I went out to Los Angeles and did a bunch of Saturday morning TV shows as an extra, and I kept getting the same response, which was like, 'Why aren't you trying out for these parts?' And it was very reaffirming, like, 'Okay, I'm not going back to college.' It took a little bit of work and time and dedication — thankfully, I had the support of my parents, who basically looked at the next four years as if they were helping me go to college.
We've heard that not every actor with a recurring role on The OC felt particularly welcomed by the show's core cast. What was your experience like?
That wasn't my experience only because I actually knew Rachel [Bilson] before I started working. I knew Adam [Brody] before I started working — we had attended a really cool acting class together for a while. I think it's a daunting situation to come onto any set that has a rhythm going, and you're basically trying to find your seat at the lunch table. I will say, we were all very young, and there's that, too. Social skills are kind of lacking at that age, I think.
Besides Resurrection, is there a role in your career that you look back on particularly fondly?
The Mentalist is absolutely a great experience for me for several reasons. It was an interesting time in my career because it had been a few years since [ABC's soap] Dirty Sexy Money had gone off the air, and I wasn't really finding a rhythm in what I was looking for. Oddly enough, I always feel like I have a shift in my career a lot of times when I change my hair. It was before the colorful hair phase, but I just had this feeling like I really wanted to dye my hair bubble-gum pink. And I was like, 'I just have a feeling, if I do this, I'm going to book something really awesome.'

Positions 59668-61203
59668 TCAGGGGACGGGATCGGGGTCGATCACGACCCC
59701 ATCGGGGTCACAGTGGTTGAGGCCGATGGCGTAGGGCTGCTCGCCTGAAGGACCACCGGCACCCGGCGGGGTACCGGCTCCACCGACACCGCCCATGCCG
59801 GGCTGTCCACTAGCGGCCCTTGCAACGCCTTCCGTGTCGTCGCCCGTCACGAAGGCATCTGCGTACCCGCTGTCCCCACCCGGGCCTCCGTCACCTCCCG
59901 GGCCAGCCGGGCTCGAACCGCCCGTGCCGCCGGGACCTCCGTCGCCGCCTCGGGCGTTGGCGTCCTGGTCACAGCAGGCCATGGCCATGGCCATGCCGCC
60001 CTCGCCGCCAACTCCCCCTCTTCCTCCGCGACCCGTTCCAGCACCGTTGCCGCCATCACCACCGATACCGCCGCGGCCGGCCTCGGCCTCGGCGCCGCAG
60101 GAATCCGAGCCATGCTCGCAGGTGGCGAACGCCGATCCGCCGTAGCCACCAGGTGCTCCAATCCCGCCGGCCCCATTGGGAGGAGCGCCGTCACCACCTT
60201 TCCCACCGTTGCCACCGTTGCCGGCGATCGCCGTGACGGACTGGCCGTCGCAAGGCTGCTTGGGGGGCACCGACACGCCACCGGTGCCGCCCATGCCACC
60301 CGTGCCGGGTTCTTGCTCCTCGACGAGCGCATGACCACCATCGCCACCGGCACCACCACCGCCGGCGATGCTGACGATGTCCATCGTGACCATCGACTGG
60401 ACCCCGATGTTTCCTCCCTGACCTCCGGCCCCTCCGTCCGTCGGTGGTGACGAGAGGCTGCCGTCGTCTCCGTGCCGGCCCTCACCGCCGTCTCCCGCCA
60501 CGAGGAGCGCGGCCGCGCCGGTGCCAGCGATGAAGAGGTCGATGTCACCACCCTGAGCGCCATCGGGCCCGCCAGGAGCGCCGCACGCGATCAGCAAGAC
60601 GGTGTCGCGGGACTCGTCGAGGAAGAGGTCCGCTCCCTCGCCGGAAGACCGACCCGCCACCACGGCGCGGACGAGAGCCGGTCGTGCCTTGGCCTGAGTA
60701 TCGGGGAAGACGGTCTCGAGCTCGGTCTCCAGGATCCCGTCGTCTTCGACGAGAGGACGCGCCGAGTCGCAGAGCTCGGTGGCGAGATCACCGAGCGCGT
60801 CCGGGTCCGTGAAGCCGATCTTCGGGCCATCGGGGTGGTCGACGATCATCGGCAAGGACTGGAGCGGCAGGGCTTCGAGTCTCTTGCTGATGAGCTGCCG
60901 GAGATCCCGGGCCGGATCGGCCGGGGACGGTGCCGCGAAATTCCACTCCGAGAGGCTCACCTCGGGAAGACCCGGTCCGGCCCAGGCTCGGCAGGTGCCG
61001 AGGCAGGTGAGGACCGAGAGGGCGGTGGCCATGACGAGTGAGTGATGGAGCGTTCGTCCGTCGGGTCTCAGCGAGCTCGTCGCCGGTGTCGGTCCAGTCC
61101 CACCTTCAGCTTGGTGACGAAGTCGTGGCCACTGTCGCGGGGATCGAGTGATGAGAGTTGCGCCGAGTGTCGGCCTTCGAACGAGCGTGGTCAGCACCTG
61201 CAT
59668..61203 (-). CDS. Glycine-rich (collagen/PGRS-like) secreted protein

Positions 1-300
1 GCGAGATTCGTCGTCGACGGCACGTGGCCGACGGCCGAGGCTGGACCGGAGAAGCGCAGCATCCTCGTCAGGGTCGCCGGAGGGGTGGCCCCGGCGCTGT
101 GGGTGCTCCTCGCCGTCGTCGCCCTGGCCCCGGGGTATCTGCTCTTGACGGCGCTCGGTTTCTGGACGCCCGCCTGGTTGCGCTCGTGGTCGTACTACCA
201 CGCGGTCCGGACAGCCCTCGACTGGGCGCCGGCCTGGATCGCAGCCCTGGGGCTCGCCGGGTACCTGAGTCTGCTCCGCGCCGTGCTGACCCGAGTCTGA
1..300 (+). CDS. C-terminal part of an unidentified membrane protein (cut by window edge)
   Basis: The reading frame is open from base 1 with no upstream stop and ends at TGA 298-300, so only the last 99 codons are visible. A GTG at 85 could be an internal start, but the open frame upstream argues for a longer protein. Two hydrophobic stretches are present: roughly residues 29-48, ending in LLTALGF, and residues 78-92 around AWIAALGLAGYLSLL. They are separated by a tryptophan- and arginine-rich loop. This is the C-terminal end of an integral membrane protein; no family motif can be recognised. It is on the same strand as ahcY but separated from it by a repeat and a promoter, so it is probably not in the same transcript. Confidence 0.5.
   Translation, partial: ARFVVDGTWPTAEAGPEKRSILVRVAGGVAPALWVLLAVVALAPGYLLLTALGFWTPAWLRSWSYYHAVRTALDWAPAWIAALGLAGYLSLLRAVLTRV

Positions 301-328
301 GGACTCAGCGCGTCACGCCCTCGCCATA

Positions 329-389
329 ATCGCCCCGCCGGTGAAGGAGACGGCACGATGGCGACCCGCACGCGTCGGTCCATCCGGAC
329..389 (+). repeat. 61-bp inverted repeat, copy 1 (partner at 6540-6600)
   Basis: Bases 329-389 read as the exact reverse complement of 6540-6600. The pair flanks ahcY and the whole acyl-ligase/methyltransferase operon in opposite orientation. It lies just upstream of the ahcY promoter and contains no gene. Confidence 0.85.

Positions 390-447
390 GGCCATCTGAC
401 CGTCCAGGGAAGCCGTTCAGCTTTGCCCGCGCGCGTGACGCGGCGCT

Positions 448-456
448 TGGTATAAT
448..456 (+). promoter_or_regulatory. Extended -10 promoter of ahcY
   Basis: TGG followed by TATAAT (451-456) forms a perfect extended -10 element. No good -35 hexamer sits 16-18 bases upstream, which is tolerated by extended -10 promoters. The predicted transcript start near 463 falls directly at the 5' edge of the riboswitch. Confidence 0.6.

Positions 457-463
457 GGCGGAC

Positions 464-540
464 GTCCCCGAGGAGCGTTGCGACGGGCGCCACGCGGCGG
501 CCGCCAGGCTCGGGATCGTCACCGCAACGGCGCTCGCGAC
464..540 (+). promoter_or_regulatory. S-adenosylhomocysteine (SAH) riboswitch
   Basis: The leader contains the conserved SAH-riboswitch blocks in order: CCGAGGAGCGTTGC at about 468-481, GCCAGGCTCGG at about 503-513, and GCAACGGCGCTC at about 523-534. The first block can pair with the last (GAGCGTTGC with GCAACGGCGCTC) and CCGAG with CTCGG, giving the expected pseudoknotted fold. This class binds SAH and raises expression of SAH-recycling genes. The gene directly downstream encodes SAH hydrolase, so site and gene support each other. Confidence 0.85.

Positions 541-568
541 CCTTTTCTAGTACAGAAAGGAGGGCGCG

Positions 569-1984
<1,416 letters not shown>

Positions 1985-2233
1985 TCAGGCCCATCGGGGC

Reluctantly but thankfully, my team agreed with me, and then I booked this arc on The Mentalist as a streetwalker, to put it politely. And this character had such a great arc. And they were so awesome and such an amazing crew and cast. It really taught me a lot about professionalism and what it means to be good at your job.
What do you like most about working in television?
I love television because it's actually quite close to theatre in the sense of the audience response time. In theatre, you do something, and people are either booing or cheering you on immediately. And in television, you're still getting that feedback, which as an actor, I like to receive one way or another. I want to feel how it's going. I love watercooler talk — I first found out about watercooler talk when I was on The OC, and people were talking about it, and they were talking about what they watched that night. They couldn't believe that so-and-so did this, or, 'Did you see that happen?'
Resurrection airs Sundays at 9 p.m. on ABC.